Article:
Every pilot needs a great pair of sunglasses.
In fact, they’re one of the most critical pieces of equipment a pilot owns.
Pilots always have to keep their heads on a swivel, and squinting is not an option.
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Pilot sunglasses are different from everyone else’s sunglasses. You don’t have to wear Aviator-style shades—unless you want to. But there are specific factors you’ll need to look for when shopping for your next pair of shades. In this article we’ll explore factors you should consider when picking out your sunglasses and share some of the best sunglasses for pilots available today.
The Importance of Sunglasses
Good glasses are more than a convenience—they’re safety equipment.
A pilot cannot see and avoid traffic if they are squinting and unable to look in a particular direction.
All it takes is one late afternoon landing on Runway 27 to convince you that great sunglasses should be on every pilot’s Minimum Equipment List.
Say No to Polarized
Polarized glasses are very popular with many folks for their ability to control glare. Boaters and beach bums love this because it helps them see through clear water or stop the eye strain caused by reflections. Unfortunately, polarized sunglasses aren’t the right choice for us pilots.
Polarized glasses can cause unpredictable, annoying, and even dangerous effects for pilots. Remember, the Aviator-style of glasses does not mean that they are not polarized—many brands sell the style with polarized lenses.
Polarized glasses work by limiting lightwaves’ direction through the lenses.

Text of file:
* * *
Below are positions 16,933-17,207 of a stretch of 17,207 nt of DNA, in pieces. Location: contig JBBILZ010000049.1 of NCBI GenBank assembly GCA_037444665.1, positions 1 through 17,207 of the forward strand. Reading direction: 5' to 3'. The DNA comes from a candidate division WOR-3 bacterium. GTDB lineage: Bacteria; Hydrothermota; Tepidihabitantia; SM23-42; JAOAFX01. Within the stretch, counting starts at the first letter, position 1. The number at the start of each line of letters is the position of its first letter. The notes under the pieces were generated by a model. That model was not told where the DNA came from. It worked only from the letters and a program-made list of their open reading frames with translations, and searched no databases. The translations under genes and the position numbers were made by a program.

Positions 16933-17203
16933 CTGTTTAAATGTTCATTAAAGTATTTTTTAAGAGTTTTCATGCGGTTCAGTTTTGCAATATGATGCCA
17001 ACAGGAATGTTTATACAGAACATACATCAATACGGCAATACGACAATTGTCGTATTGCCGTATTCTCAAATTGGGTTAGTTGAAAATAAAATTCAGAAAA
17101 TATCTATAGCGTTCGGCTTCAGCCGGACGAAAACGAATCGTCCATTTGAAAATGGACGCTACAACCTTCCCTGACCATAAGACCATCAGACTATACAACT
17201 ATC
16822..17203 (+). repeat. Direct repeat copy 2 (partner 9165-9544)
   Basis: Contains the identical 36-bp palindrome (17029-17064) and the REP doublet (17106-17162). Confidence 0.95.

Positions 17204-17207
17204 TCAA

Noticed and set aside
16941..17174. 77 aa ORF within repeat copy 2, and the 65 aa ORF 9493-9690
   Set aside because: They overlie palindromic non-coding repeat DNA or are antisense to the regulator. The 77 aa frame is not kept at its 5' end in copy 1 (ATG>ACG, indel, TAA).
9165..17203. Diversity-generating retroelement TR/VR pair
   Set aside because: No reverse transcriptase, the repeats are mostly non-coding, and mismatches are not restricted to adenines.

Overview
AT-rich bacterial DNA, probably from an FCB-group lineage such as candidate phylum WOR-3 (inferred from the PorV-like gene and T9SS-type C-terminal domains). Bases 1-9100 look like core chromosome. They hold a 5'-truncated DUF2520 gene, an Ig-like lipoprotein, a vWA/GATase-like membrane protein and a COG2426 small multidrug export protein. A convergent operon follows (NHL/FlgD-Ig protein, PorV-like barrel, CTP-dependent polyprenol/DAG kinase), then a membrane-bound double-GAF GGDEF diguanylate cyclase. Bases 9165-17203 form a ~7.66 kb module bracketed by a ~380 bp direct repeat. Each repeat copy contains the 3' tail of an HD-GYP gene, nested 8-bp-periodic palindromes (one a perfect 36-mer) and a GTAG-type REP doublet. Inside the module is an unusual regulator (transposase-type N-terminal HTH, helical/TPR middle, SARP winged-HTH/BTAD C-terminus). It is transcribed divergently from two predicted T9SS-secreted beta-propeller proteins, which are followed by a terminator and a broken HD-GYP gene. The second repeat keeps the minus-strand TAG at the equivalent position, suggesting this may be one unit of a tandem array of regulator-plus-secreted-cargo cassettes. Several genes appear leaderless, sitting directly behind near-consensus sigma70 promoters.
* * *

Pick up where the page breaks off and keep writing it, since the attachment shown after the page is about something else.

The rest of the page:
You can experiment with the effect by tilting your head in different directions when wearing polarized glasses. You’ll see light waves from different directions and block out others as you rotate the lenses.
The problem with this is the simple fact that they make random objects invisible.
What if the light they block came from the sunlight glinting off the wings of another plane?
Normally, that flash of light would draw your attention, and you’d see the traffic. Unfortunately, if you’re wearing polarized glasses, you might not get that initial clue.
Blacked Out LCDs
Polarized glasses also have the annoying tendency to make LCD and electronic displays impossible to read. Often these screens have their own polarized filter and can cancel when using two polarized lenses.
There’s also the fact that pilots often look at their displays from different angles. If a display is telling you something, you want to see it no matter which way your glasses are pointing.
Our eyes roam around as we scan the cockpit, and it shouldn’t matter which way our sunglasses are oriented.
Windscreen and Glass Anomalies
Finally, polarized glasses often create colored and dark patches and distortions through treated glass and plexiglass laminates- like those used in aircraft windows.
These dark patches are mostly annoying, but anything that limits a pilot’s vision out of the cockpit is bad news.
So in summary, the best sunglasses for pilots are ones that are non-polarized.
Things to Look For — Pilot Sunglasses
Aviators and Other Styles
The Ray-Ban Aviator was designed back in the 1930s to help pilots battle eye fatigue. That’s right; there’s more to it than just a name. The teardrop design and metal frames were purpose-built to reduce glare at high altitudes. Tom Cruise and the Aviator’s fashionability came much later.